Hong Fang, Ph.D., Founder, President, and CEO

 

Dr. Fang founded Microbial Novoteqs, Inc. in 2006, contributing to a growing biotechnology research effort in the Nashville, Tennessee community. Prior to the company’s founding, Dr. Fang was a faculty member at Vanderbilt University School of Medicine where she received numerous research grants, including the prestigious CAREER Award from the National Science Foundation, for conducting research in the fields of yeast molecular genetics and cell biology. Specific areas of research include cellular secretory pathways, intracellular proteases, and yeast bioengineering. Dr. Fang also has extensive experience in developing cell-based assays and high throughput small molecule drug screening.

 

Reared in Beijing, China, Dr. Fang took the First National Examination after the Culture Revolution in 1977. Based on the excellent scores received, she was accepted by Fudan University, one of the best universities in China, to study biophysics. Upon graduation, she was selected for graduate studies in the United States and later received her Ph.D. in biochemistry from University of Illinois, Urbana-Champaign. Dr. Fang conducted postgraduate research at Columbia University, New York, and University of California, Berkeley. In preparation for her biotechnology entrepreneurial career, Dr. Fang received training and a certificate from the Vanderbilt University Owen Graduate School of Management Biotechnology Program in 2003.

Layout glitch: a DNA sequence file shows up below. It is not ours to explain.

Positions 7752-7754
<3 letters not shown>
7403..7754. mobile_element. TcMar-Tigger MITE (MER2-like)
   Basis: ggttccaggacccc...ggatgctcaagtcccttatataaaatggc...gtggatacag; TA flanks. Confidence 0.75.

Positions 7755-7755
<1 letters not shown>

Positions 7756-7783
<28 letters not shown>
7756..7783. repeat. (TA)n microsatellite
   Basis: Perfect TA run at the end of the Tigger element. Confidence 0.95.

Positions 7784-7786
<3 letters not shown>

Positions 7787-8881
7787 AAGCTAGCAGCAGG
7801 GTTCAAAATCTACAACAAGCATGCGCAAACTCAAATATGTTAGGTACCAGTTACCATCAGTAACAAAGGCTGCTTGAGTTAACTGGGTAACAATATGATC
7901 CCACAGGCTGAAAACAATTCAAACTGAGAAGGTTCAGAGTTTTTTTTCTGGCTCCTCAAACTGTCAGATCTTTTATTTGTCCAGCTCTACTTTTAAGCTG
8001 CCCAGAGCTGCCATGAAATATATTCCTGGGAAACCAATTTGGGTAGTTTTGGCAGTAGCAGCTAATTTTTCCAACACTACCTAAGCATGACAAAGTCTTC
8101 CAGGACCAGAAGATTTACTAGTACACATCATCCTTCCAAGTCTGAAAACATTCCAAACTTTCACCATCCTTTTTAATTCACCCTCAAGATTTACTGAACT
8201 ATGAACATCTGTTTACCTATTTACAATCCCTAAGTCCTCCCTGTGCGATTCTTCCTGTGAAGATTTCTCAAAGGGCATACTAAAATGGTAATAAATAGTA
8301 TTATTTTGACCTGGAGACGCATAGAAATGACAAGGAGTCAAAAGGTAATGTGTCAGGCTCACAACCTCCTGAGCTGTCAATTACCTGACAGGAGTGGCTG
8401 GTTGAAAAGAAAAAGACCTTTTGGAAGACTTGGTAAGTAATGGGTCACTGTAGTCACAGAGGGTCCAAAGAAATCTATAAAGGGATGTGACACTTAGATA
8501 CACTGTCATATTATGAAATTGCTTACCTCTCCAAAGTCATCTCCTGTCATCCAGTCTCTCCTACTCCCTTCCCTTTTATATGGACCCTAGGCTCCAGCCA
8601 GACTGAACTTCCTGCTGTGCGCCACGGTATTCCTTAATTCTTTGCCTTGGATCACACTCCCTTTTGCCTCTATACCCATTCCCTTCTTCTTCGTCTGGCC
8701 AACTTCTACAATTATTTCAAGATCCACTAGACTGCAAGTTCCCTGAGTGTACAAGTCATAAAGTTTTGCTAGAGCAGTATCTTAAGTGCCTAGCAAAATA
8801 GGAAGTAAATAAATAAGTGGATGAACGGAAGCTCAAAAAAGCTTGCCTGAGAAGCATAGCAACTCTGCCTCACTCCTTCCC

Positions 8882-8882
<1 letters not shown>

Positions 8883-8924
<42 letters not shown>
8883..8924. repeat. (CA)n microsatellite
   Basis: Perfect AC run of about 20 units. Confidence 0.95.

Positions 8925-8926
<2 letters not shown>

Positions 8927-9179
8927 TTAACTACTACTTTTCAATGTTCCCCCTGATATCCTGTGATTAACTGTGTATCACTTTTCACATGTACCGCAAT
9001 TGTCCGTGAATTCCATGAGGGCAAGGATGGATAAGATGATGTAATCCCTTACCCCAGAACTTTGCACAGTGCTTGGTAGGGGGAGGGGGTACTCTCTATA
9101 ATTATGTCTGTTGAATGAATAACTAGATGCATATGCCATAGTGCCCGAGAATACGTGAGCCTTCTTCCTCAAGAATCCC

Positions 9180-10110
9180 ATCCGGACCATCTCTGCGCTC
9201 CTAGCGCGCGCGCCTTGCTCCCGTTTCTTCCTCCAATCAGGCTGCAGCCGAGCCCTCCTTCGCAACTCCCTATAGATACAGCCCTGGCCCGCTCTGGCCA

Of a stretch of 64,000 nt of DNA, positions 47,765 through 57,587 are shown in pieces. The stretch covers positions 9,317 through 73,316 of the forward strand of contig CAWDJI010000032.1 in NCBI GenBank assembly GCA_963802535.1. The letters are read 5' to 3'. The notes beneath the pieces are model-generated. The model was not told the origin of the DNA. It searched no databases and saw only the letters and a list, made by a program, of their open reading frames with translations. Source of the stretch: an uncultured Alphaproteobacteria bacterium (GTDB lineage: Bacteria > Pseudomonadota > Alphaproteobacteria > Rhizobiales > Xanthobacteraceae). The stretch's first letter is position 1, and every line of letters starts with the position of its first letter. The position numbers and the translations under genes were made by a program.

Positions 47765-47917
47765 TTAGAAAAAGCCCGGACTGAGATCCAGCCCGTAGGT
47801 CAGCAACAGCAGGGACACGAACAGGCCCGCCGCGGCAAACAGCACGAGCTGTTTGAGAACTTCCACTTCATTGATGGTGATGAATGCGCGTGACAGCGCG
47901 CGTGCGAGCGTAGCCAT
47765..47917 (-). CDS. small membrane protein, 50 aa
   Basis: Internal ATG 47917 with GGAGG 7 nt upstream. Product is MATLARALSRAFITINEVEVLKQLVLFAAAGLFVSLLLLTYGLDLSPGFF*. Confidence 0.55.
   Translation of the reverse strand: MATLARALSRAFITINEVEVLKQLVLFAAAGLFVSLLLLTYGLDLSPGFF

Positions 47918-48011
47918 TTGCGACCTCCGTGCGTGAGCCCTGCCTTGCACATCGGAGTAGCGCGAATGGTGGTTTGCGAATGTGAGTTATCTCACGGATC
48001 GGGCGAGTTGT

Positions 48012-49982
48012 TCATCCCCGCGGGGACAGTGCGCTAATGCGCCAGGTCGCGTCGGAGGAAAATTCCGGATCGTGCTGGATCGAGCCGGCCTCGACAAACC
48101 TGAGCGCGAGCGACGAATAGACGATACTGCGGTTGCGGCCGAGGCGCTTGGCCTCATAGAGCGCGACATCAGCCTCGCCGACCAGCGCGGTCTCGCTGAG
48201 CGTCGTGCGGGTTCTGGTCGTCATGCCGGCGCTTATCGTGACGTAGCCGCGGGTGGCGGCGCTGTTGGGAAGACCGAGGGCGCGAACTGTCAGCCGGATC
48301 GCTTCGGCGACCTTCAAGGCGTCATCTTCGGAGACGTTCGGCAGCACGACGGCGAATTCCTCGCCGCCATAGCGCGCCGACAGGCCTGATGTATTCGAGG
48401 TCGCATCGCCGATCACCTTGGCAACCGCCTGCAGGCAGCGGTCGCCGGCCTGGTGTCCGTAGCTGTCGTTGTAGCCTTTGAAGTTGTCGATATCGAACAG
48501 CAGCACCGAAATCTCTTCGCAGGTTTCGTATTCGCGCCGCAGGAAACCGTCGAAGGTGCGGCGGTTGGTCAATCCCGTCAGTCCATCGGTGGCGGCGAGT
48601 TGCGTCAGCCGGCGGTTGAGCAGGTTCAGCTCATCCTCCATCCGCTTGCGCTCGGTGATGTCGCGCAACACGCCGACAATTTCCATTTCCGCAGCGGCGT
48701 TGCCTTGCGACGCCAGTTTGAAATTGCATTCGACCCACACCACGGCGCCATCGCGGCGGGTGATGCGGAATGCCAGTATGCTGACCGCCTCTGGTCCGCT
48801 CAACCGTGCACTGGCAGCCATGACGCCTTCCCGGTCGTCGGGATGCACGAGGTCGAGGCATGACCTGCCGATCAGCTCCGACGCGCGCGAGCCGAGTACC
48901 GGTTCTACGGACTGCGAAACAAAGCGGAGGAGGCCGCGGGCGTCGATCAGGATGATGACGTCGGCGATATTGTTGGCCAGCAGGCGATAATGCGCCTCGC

G. Neil Green, Ph.D., Founder and Chief Scientific Officer

Dr. G. Neil Green joins Microbial Novoteqs on July 1, 2007 as Chief Scientific Officer (CSO). Dr. Green is a world recognized expert in yeast genetics, cell-based assay development, and high-throughput screening for inhibitors of bacterial and viral proteases. His contributions to the field of intracellular proteases include numerous publications in high-ranking journals, review articles, and book chapters. Dr. Green has long-standing research collaborations with Dr. Fang.

Dr. Green received his B.S. in Chemistry from the University of Tennessee and a Ph.D.  in biochemistry from the University of Illinois. He completed his post-doctoral training at Harvard Medical School and the University of California, San Francisco. Following his post-doctoral training, Dr Green joined the faculty of the Vanderbilt University School of Medicine (VUMC), earning tenure in 1996. In addition to his scientific achievements while at VUMC, Dr. Green demonstrated strong leadership in various training and educational programs and university committees.

 

Advisors

 

Jack Jiang, Ph.D.


Having worked in the pharmaceutical and biotechnology industries for over 25 years, Dr. Jiang offers extensive experience in drug discovery and development in therapeutic areas including oncology, infectious diseases, inflammation, cardiovascular, CNS, and gastrointestinal dysfunctions. He has led R&D teams pursuing projects from idea conception to IND submission. In addition, Dr. Jiang has built internal as well as external research and development teams for multi-national pharmaceutical and startup biotech companies, such as American Cyanamid, Johnson & Johnson, DuPont Pharmaceuticals, Sphinx Pharmaceuticals, and Genta. Dr. Jiang received a Ph.D. degree in Organic Chemistry, and did his postdoctoral research in Medicinal Chemistry. He has more than 25 patents to his credit and authored or coauthored more than 40 journal articles and scientific presentations. He was Founder and President of Quadra Pharmaceuticals, a chemical diversity platform biotech company.